YOU HARDLY need me to to tell you that this year’s harvest is turning into a very stop start affair, with wet weather holding up progress significantly during the second half of August and causing the crops to deteriorate, thereby losing quality as well.

The AHDB produced its third harvest report in mid-August and at that time 59% of the GB wheat crop was estimated to have been cut. During that week, the weather turned wet but despite the poorer weather later that week, the wheat harvest was 27% ahead of 2019 and 10% ahead of 2017, but behind the 2018 harvest.

The Scottish wheat harvest was at that time up to 21% complete and GB wheat yields were somewhere between 7.3-7.7t/ha. Hagbergs on wheat milling varieties have been over 275, with proteins at 12-14% and specific weights at 74-79kg/hl.

Winter barley harvest was complete with yields ranging from 6.3-6.6 t/ha and spring barley was 19% done, with yields averaging 5.8 t/ha. Nitrogen levels have been variable ranging from 1.3% in Scotland to 1.9% in the East of England.

The winter oilseed rape harvest, as of August 18, was more or less complete, with yield estimates between 2.6-3.0 t/ha, which is well below the five-year average of 3.5t/ha. Oil content was averaging 44% and oats were 24% complete.

Straw yields are lower than in recent years with wheat and winter barley yields typically ranging from 2.0-4.2 t/ha and the small area of spring barley cut before the weather broke had a straw yield estimated at 1.5-3.0 t/ha.

The English wheat area as of June, 2020, is provisionally 24% smaller than in June, 2019 – winter barley is down 35% and winter oilseed back 32%. The drops in winter crop areas from last year are due to the wet autumn weather at planting time and a difficult spring with long spells of dry weather and will see England’s smallest wheat and oilseed crop in many years.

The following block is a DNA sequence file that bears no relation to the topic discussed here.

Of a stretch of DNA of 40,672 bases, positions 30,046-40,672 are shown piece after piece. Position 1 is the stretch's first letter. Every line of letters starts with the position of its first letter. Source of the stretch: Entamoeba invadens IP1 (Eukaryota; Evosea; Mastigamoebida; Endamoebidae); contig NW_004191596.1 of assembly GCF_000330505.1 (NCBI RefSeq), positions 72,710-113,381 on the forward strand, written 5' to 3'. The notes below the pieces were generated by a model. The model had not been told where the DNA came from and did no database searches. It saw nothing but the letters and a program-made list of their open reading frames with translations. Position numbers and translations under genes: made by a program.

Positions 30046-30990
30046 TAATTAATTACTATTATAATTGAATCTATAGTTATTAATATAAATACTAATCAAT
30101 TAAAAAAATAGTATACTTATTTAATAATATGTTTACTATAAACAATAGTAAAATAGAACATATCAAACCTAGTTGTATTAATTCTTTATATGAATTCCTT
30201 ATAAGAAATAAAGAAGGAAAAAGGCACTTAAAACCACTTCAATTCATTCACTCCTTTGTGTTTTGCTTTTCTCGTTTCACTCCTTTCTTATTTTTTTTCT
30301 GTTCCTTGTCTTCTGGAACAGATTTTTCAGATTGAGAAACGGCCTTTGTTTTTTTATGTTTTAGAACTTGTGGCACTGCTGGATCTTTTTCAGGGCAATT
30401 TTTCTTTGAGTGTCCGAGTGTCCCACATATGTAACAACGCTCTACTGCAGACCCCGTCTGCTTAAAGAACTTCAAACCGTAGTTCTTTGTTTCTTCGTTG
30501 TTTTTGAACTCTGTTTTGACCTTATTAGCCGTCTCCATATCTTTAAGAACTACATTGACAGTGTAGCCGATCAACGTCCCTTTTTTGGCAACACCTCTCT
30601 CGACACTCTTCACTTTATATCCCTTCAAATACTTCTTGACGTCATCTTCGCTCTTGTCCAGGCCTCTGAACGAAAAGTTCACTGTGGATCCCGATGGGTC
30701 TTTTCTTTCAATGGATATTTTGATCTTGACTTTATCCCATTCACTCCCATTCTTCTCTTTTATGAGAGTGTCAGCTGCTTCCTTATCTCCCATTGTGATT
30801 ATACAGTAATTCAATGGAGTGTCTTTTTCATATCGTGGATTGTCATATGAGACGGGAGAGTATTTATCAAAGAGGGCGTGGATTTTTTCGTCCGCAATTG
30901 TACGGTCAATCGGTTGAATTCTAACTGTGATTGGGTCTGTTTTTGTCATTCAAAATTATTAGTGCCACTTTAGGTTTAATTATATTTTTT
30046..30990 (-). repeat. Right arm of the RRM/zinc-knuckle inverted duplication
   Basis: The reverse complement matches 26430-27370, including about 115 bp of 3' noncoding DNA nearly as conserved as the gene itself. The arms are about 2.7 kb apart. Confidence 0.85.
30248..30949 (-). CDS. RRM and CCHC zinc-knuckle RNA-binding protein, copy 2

High maize imports will be a feature of the UK market this year because of the small wheat crop and competitive maize prices. The UK will also have a large crop of oats and spring barley competing against maize for animal feed demand and the barley will be in a competitive overseas market for exports.

Now that more than 50% of the wheat area has been cut, the UK is expecting a 10-10.3m tonne crop this year based on estimated yields and a shortage of farmer selling is pushing premiums to futures prices higher in order for merchants to meet their contracted commitments.

In England, delivered feed wheat premiums for November, 2020, extended to £4.35 over November, 2020, futures recently. At the same date in 2012, the delivered premium for south of England wheat for November delivery that year was 90p/tonne under the November, 2012, feed wheat futures. Currently, November, 2020, liffee feed wheat futures stand at £169 per tonne; May, 2021, at £173; November, 2021, at £152.45; and for November, 2022, are down to £146.95 per tonne.

Ex-farm purchases of feed wheat in all positions are at the bottom end of the 10-year range. The total volume of purchases so far this season stands at 445,500 tonnes as of August 20, which is 23,600 tonnes behind the same time in 2012-13. That said, China has been buying large quantities of wheat and France officially sold 700,000 tonnes since July 1, and reputed to be up to 1m tonnes by now.

The Chicago Board of Trade wheat futures rose by 10% in value in August when the US announced wheat export sales of 740,000 tonnes and a further 747,000 tonnes of maize were sold to China. That caused maize futures to rise 12% in the past three weeks and a further 140,000 tonnes were sold to other destinations as well.

Following recent increases in the value of maize, the EU removed the tariffs on maize imports into the EU. The previous tariff was reduced to €0.28 per tonne on August 26, having been set at €5.48 on August 12. This is because the EU operates a floating tariff system for maize which responds to changes in market value.